Abstract/Details

Is project management a profession? If yes, where does it fit in and if not, what is it?


2007 2007

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Abstract (summary)

The research described in this thesis has been a journey of exploration and discovery. Using a combination of positivist and post positivist approaches, both traditional and non-traditional definitions of a profession and professional have been identified; various hypotheses related to these definitions have been tested using a survey instrument; data collected from over 400 respondents has been analysed in order to understand the nature of the practice of construction management, which has failed to professionalize itself after almost 50 years of formalized practice.

In conducting the research on what it means to be a ‘professional’, commercial aircraft piloting, which has in less than 100 years been accepted as a profession, was closely examined to determine what set it apart from project management. From this and other disparate explorations, the research has identified the areas of agreement, the areas of divergence, and the areas still in question regarding the past and future of project management, and from this examination distilled answers or recommendations and provided a glimpse into the future of project management.

Amongst the highlights of the findings is that project management is not, by and large, regarded to be a profession. It is considered by the majority of its practitioners to be a process, methodology or system. The key attributes required to professionalize project management are not licensing, but creating a methodology, system or process which, done correctly and appropriately, can consistently deliver ‘successful’ projects and build trust in the consuming public in the competencies of the practitioners to apply these methodologies, systems or processes to deliver projects on time, within budget while substantially meeting the needs, wants an expectations of the stakeholders.

From the research, a Professionalization Index has been developed that can provide a snapshot of where project management, as perceived by the practitioners, lies on the path to professionalization, when compared against other occupations.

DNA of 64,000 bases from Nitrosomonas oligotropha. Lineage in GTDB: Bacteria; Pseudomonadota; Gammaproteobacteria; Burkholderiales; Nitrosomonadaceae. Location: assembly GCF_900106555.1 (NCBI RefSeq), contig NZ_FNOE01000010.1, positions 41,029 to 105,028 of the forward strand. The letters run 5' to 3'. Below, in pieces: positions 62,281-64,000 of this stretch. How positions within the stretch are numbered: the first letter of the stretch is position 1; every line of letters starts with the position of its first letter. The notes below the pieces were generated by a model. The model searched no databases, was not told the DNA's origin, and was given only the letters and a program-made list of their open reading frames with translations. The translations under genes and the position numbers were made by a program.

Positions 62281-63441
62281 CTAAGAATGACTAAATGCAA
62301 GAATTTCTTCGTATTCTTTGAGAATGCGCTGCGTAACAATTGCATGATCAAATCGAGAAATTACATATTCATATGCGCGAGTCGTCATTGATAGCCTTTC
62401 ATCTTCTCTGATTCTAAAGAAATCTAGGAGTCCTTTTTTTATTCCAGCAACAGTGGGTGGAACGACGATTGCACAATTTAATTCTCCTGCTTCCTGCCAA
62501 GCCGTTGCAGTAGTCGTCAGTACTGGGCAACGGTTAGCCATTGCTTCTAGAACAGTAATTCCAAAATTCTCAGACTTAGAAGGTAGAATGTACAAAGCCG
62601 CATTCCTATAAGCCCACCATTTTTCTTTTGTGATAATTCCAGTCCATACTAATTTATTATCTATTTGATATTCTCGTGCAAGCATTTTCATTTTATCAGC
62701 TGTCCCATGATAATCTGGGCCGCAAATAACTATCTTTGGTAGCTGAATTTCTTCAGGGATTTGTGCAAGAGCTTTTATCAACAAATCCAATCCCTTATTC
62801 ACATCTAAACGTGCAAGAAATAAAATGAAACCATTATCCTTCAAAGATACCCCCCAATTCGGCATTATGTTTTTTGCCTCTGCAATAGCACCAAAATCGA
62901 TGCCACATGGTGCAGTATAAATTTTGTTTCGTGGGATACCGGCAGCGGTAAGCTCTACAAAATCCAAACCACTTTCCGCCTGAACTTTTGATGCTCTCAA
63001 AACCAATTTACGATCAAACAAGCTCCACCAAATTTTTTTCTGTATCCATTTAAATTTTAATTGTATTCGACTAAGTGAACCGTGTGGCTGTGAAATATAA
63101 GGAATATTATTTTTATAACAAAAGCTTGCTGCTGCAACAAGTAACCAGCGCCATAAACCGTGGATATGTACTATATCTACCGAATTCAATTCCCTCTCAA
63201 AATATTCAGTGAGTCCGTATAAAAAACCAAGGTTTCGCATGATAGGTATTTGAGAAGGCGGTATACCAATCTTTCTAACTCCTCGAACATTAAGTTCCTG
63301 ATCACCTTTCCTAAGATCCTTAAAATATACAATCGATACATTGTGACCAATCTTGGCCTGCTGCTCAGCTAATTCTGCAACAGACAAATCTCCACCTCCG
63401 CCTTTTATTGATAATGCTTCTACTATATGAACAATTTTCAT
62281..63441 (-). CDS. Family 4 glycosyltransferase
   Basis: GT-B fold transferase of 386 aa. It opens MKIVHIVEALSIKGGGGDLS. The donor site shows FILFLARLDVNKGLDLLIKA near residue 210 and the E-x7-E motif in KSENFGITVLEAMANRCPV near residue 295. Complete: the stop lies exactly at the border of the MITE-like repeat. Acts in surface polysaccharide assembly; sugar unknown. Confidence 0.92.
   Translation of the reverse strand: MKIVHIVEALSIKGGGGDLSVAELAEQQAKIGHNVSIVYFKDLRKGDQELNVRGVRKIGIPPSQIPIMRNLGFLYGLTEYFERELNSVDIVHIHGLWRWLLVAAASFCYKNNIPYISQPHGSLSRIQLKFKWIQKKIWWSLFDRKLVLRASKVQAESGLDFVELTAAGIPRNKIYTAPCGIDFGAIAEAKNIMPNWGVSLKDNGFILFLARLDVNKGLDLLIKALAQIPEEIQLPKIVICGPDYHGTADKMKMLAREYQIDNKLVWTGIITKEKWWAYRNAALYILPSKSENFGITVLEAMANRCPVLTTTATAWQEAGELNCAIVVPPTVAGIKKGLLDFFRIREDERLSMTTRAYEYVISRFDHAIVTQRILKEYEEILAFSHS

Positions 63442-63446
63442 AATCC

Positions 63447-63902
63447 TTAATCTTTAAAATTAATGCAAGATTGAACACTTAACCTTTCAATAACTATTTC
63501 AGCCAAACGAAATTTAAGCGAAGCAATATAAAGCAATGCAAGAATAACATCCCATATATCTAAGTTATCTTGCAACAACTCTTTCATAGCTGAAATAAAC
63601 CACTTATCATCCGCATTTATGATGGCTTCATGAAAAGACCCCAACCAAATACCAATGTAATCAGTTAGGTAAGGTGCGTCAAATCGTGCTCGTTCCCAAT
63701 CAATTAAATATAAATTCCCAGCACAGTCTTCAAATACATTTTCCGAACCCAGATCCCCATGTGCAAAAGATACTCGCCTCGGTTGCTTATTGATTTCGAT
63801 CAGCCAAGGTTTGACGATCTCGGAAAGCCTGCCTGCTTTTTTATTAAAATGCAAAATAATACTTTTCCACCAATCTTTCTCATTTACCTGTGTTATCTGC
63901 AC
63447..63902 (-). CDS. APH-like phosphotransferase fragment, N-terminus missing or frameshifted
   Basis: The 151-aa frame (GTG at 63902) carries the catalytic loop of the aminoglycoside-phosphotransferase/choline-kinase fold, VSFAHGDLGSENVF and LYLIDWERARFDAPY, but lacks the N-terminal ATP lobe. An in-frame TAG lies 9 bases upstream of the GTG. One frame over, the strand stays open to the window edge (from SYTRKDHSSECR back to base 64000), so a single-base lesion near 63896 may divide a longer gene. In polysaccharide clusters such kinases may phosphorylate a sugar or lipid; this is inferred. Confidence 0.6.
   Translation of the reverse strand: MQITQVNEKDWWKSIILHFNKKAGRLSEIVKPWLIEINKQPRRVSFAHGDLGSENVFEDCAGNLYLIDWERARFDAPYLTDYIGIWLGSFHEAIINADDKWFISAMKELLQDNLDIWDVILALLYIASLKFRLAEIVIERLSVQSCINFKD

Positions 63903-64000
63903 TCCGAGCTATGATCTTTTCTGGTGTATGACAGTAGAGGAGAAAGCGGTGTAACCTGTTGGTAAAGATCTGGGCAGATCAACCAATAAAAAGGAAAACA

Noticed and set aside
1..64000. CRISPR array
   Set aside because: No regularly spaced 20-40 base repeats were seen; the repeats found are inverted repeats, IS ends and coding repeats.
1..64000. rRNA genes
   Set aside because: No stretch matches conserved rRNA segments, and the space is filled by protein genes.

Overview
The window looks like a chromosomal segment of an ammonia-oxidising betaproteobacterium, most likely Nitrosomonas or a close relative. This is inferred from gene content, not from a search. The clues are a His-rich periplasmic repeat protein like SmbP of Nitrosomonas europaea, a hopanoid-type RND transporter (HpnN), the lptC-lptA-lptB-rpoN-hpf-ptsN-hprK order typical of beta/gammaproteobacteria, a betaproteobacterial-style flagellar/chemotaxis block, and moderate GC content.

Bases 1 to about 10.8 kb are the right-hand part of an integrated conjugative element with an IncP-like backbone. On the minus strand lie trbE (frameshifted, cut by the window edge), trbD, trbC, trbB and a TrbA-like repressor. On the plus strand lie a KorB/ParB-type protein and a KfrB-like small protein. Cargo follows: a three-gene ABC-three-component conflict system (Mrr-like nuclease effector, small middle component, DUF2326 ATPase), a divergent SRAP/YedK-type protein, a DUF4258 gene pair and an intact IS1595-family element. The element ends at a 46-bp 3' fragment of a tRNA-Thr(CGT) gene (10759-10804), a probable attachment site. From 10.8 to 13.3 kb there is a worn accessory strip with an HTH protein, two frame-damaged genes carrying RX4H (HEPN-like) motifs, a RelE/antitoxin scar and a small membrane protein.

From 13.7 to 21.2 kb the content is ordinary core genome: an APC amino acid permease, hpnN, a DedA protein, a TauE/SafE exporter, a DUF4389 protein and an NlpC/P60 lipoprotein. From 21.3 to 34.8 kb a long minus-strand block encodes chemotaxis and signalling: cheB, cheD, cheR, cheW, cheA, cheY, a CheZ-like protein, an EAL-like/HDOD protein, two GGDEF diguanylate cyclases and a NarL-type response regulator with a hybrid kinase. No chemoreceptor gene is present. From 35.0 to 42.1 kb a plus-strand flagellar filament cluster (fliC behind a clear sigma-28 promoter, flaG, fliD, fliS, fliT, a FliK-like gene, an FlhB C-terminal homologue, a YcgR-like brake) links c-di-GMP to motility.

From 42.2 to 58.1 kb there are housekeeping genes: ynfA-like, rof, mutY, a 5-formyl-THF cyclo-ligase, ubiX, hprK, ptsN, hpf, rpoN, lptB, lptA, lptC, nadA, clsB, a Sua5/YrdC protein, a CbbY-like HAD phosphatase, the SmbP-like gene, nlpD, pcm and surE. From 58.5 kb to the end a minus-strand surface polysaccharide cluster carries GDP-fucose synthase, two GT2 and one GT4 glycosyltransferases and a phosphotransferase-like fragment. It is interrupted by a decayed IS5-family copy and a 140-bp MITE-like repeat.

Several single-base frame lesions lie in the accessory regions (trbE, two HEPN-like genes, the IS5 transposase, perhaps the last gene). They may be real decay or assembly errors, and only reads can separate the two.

Key words: profession, professional, project, management

Indexing (details)


Subject
Management;
Civil engineering;
Industrial engineering;
Operations research;
Studies
Classification
9130: Experimental/theoretical
2200: Managerial skills
8370: Construction & engineering industry
2600: Management science/operations research
0454: Management
0543: Civil engineering
0546: Industrial engineering
0796: Operations research
Identifier / keyword
Social sciences; Applied sciences; Management; Profession; Profession defined; Professional defined; Project management
Title
Is project management a profession? If yes, where does it fit in and if not, what is it?
Author
Giammalvo, Paul D.
Number of pages
412
Publication year
2007
Degree date
2007
School code
0299
Source
DAI-A 69/04, Dissertation Abstracts International
Place of publication
Ann Arbor
Country of publication
United States
ISBN
9780549604976
Advisor
Bredillet, Christophe N.
University/institution
Ecole Superieure de Commerce de Lille (France)
University location
France
Degree
Ph.D.
Source type
Dissertations & Theses
Language
English
Document type
Dissertation/Thesis
Dissertation/thesis number
3310456
ProQuest document ID
304784762
Copyright
Database copyright ProQuest LLC; ProQuest does not claim copyright in the individual underlying works.
Document URL
http://search.proquest.com/docview/304784762
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